Millinery Origins

Hats have been worn for thousands of years, primarily used for military, religious or survival purposes. It was the 18th Century when fashion was developing that Millinery and hat making became a profession.

Head wear can be traced further back then we expect to our primitive ancestors where fur was used to protect from the cold. Hats were used by the Egyptians to portray social standing like how a crown is worn today. Mediterranean and Eastern women wore headscarves, veils and wraps as a mark of modesty, marital status and religion, something we still see today.

Men and women through the centuries have been seen to wear hats of various types and styles for a number of different reasons, but the 14th and 15th century saw Men’s hats more apparent as fashion accessories but it wasn’t till a lot later that women wore hats as a mark of status and fashion.

The term Milliner was first used in mid-1500 London that described sellers of women’s fashion items from Milan in Italy when we saw ribbons and straw. Years later it came to mean someone who made women’s straw hats and bonnets. Hats became increasingly popular with the introduction of more materials such as silk, velvet and felt. Throughout the 1800s is when we really started to see bonnets richly trimmed to show social standing, while men’s hats were amazingly simple like straw and felt, simply trimmed with Petersham ribbon or a feather. Hats for men were really seen to show what kind of job they had like flat caps for field work and top hats for businessmen.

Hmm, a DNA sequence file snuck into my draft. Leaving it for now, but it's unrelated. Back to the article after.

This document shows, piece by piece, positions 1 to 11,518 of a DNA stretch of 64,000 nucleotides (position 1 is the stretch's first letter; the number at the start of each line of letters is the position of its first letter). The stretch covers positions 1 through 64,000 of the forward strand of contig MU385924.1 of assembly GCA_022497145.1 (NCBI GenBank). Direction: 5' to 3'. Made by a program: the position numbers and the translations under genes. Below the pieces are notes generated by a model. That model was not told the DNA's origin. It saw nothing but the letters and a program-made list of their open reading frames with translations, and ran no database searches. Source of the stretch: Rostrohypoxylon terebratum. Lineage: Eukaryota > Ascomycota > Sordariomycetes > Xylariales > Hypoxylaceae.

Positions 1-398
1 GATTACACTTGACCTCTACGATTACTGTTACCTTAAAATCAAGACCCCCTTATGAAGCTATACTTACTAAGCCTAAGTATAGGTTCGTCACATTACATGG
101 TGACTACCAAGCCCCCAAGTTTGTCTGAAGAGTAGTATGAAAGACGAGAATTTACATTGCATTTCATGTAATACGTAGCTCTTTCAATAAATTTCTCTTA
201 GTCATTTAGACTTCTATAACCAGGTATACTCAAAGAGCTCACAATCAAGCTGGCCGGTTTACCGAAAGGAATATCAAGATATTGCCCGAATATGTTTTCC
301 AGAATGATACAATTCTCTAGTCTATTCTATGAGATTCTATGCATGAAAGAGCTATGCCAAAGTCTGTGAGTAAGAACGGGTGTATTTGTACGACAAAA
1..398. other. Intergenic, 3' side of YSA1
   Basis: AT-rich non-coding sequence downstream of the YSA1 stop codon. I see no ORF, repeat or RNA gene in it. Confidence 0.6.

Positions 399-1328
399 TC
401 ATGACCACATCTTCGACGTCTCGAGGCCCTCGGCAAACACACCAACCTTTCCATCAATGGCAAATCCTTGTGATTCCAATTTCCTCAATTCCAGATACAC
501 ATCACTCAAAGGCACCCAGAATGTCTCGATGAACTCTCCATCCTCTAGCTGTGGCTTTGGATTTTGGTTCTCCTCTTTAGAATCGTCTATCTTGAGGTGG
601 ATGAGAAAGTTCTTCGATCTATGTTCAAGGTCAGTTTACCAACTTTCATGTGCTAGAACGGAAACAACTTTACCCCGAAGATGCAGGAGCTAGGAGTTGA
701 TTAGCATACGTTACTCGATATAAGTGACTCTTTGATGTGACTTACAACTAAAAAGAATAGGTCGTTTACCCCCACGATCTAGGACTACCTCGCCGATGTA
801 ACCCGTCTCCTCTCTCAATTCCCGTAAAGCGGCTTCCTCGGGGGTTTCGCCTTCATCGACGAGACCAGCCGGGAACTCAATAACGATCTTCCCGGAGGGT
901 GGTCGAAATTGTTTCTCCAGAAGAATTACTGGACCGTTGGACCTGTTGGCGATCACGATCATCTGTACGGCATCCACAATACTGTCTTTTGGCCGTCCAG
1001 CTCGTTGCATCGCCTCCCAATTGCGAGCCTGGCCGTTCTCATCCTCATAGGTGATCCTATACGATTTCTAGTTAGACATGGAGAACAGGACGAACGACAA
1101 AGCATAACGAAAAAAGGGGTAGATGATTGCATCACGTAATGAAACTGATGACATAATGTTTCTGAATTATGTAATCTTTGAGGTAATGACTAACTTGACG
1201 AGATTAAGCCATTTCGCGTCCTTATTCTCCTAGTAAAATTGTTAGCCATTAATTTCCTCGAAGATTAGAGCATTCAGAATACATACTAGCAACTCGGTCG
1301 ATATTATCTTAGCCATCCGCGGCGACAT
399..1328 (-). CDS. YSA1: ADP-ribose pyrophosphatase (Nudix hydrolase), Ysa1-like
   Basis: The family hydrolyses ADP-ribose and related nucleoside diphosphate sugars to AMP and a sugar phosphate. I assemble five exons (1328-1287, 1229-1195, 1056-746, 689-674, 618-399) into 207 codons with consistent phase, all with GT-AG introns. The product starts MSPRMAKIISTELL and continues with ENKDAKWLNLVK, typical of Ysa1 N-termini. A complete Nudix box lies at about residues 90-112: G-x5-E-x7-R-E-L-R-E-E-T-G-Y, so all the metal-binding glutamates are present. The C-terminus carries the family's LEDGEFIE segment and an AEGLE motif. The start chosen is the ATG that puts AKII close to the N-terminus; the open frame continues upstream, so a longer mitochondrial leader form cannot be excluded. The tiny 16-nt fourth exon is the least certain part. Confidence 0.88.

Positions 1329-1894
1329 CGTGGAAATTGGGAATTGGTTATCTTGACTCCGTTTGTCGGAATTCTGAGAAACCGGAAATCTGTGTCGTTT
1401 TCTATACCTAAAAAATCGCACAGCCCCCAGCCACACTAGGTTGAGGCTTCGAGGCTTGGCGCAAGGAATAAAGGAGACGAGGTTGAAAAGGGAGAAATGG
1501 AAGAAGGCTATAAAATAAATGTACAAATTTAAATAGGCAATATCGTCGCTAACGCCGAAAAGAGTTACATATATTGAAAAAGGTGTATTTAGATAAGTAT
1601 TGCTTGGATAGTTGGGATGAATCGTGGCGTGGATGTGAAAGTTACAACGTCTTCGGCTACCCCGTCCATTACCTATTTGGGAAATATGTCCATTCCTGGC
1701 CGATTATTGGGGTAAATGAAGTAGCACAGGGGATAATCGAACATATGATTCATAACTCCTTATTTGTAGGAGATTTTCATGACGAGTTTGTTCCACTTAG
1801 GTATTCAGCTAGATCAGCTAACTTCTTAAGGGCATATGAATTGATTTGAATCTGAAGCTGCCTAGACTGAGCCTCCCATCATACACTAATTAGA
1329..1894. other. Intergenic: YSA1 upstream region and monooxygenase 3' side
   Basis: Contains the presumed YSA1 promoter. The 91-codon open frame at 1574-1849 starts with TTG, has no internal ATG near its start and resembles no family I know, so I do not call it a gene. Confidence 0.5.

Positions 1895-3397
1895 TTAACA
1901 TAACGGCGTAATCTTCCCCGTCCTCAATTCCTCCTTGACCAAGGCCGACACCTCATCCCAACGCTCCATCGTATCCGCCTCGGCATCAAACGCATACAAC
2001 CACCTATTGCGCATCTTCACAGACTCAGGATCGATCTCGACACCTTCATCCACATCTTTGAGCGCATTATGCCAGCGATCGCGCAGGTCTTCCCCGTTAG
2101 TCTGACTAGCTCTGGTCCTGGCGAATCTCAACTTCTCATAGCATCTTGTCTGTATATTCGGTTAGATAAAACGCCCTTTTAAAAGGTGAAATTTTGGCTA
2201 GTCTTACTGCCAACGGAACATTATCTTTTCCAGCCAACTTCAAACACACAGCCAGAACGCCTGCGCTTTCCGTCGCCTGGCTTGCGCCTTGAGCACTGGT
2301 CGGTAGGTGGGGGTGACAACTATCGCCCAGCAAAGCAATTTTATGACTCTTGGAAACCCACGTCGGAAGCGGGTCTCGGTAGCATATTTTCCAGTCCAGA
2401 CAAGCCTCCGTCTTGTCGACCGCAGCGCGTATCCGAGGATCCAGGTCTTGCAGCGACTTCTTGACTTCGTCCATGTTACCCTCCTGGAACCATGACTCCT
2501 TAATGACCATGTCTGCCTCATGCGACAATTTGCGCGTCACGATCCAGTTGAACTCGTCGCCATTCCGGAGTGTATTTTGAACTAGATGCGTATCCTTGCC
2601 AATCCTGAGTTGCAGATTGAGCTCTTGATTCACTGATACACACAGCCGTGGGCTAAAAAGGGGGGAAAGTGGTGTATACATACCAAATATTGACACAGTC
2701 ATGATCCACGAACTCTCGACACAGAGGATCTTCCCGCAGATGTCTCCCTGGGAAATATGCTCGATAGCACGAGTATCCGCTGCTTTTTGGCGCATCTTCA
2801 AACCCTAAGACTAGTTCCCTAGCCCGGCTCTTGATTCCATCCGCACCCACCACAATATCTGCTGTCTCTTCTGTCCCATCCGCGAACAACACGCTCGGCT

Millinery became very popular in New York during the 1930s and most fashion houses had there own milliners so wealthy women could visit and commission that one off piece, but when ready to wear clothing was all the fashion ladies stopped visiting the tailors and milliners as much and instead, started to wear very sculptural hairstyles.

Hats have been up and down in the fashion stakes from being highly inappropriate to leave the house without one to women finding them impractical in the workplace. But in the 1980s is when the revival of hats really began, we saw the ever so stylish Lady Diana Spencer looking fabulous in hats which was a follow on from Queen Elizabeth. This really was a royal endorsement for hats and milliners.

Millinery in the modern day is growing from strength to strength with women desiring hats for weddings and the large number of worldwide racing events. We really do see some magnificent creations and with social classes long gone, we see hats made from all kinds of different materials and milliners developing new techniques making hats accessible to all. Millinery and hats will continue to evolve and that is why it is so important to support the artistry of millinery so we can continue seeing the evolution.

 

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